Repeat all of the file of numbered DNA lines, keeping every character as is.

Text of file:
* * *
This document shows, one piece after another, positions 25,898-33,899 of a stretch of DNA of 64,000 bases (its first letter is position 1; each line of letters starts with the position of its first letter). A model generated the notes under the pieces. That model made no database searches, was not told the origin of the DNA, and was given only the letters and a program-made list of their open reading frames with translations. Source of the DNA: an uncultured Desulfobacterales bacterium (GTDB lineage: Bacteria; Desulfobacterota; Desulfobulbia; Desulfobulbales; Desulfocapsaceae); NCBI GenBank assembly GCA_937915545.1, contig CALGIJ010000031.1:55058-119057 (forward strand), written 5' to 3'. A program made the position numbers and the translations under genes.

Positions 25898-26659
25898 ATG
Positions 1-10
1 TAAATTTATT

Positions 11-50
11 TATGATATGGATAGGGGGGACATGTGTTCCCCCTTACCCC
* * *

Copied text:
This document shows, one piece after another, positions 25,898-33,899 of a stretch of DNA of 64,000 bases (its first letter is position 1; each line of letters starts with the position of its first letter). A model generated the notes under the pieces. That model made no database searches, was not told the origin of the DNA, and was given only the letters and a program-made list of their open reading frames with translations. Source of the DNA: an uncultured Desulfobacterales bacterium (GTDB lineage: Bacteria; Desulfobacterota; Desulfobulbia; Desulfobulbales; Desulfocapsaceae); NCBI GenBank assembly GCA_937915545.1, contig CALGIJ010000031.1:55058-119057 (forward strand), written 5' to 3'. A program made the position numbers and the translations under genes.

Positions 25898-26659
25898 ATG
Positions 1-10
1 TAAATTTATT

Positions 11-50
11 TATGATATGGATAGGGGGGACATGTGTTCCCCCTTACCCC